When it comes to violence and morality this series has been the hot topic since its onset.
The characters have powers but are not using them for good in the black and white sense of the word. They are taking out people before they commit their crimes and they’re beating them senseless without explanation. Heck they are even killing. So far this comic has been a challenging read for those out there expecting an easy narrative, but it has been rewarding to those who wait. Issue #4 is here and I ask the question, is it good?
They’re Not Like Us #5 (Image Comics)
Last issue our protagonist was wondering why her fellow housemates don’t use their own names. It’s at this moment she realized she didn’t know her own. The head of the house somehow wiped her name from her memory, potentially to make her a good little soldier, but she’s having none of it. Unfortunately for her she woke up and found herself mysteriously where she wasn’t before. Now one of her housemates breaks it to her what the head of the house’s backstory is to dissuade her from wanting to quit.
Skeptical Doctor is skeptical.
If any of you were frustrated with the lack of character development you are in for a treat with this issue. Most of the characters get a backstory, some more brief than others, to explain why they’re all so hellbent on enacting justice. If you guessed most of them were castaways you’re right. The leader, aka The Voice, gets the most robust backstory and it’s a tragic one. Writer Eric Stephenson does a good job making him just sympathetic enough to feel bad for him, but not enough to stop being wary of him. The backstory also adds a new detail to his powers that changes the game a bit and will make you want to learn more.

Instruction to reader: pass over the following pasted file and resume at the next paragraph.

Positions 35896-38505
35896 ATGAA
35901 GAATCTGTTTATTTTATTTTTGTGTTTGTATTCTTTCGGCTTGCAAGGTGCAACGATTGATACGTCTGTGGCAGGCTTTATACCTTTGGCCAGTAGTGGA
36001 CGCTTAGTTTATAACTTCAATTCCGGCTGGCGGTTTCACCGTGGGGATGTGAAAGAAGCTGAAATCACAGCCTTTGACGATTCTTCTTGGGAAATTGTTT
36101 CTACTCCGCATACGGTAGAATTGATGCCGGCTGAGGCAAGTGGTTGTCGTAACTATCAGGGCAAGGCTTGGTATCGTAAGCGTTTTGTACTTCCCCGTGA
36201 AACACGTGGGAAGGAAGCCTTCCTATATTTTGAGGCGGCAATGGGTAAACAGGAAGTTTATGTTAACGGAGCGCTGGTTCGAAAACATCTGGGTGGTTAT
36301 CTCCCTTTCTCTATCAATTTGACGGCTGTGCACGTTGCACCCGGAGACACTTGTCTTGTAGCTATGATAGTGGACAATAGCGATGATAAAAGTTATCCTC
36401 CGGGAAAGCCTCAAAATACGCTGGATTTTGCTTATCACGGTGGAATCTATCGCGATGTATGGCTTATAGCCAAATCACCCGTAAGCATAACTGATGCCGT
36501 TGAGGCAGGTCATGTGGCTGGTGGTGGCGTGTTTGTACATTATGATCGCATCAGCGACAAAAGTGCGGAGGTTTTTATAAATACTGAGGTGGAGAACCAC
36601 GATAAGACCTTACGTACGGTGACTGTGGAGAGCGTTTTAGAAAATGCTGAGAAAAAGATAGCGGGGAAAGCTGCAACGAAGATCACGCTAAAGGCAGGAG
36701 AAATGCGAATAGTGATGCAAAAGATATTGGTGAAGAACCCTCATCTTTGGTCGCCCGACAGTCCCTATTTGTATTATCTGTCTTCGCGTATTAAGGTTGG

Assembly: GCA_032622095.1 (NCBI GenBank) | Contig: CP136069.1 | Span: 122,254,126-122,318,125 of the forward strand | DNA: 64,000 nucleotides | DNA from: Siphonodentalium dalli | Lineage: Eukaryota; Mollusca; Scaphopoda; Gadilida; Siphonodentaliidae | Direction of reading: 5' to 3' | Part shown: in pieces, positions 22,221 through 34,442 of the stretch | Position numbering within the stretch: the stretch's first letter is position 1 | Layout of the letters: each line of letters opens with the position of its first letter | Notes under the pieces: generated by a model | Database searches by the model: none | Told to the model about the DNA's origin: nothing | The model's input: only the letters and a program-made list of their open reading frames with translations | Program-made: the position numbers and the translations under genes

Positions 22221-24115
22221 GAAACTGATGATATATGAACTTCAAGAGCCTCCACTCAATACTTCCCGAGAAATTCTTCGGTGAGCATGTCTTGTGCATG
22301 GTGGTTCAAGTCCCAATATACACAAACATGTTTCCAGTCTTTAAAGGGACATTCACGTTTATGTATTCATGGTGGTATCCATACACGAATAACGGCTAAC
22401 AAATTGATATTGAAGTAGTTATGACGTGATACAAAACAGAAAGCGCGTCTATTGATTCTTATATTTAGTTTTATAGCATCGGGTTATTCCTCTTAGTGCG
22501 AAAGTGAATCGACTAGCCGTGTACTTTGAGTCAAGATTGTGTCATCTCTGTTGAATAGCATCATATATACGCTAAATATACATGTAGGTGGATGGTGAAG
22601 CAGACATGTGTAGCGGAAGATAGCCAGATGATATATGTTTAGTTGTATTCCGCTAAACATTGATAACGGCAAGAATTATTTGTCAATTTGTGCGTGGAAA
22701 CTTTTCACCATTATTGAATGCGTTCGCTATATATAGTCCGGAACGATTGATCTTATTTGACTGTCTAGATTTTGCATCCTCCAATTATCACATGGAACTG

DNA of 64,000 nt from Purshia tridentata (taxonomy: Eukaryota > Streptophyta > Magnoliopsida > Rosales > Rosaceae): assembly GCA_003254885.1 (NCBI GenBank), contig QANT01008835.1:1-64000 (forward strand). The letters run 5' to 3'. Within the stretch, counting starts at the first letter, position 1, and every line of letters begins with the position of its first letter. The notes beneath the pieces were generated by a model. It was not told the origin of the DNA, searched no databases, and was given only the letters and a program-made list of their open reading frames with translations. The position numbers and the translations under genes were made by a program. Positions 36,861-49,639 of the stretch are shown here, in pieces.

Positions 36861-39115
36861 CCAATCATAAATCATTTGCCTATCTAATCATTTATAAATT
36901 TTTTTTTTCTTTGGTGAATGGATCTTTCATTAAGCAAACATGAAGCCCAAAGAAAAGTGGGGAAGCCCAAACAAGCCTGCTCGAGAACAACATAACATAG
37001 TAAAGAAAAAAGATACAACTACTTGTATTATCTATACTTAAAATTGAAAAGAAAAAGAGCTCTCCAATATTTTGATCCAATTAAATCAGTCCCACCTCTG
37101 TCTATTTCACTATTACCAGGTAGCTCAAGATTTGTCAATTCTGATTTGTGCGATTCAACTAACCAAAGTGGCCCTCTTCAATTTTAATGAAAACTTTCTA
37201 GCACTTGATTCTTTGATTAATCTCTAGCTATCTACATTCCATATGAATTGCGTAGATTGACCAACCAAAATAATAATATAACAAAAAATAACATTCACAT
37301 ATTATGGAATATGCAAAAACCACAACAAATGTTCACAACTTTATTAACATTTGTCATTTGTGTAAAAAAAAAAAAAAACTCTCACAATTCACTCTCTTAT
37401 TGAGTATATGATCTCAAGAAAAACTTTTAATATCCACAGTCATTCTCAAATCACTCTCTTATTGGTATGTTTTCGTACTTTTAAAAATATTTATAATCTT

The story also ramps up as all the characters have to make decisions… soon, anyways. They don’t just yet, but it’s all set up and balanced in a way that should increase your anticipation for the next issue. Syd’s portion, which gets the most time besides The Voice’s backstory, does run on too long. She’s sitting there hearing the facts, but already knows what she wants. She of course is the reader, but isn’t given enough to reflect on outside of what we’re chewing.
Simone Gane’s art continues to be excellent. The guy draws hair and environments so well. His stuff is frankly good enough to put on a wall. Considering there are no flash powers or splash pages in this book and you respect his skill even more. One page, mostly of a gorgeous mansion owned by Syd’s parents, is jaw droppingly good. It’s not only organic, but unique to his style and makes one wish he drew something less steeped in reality like Alice in Wonderland.
It depends on how good and how bad.
Is It Good?
Fleshing out characters in a series that makes you wait is always the payload you’ve been looking for and especially satisfying when the series is so well written. Enjoyable on levels no other comic can deliver.
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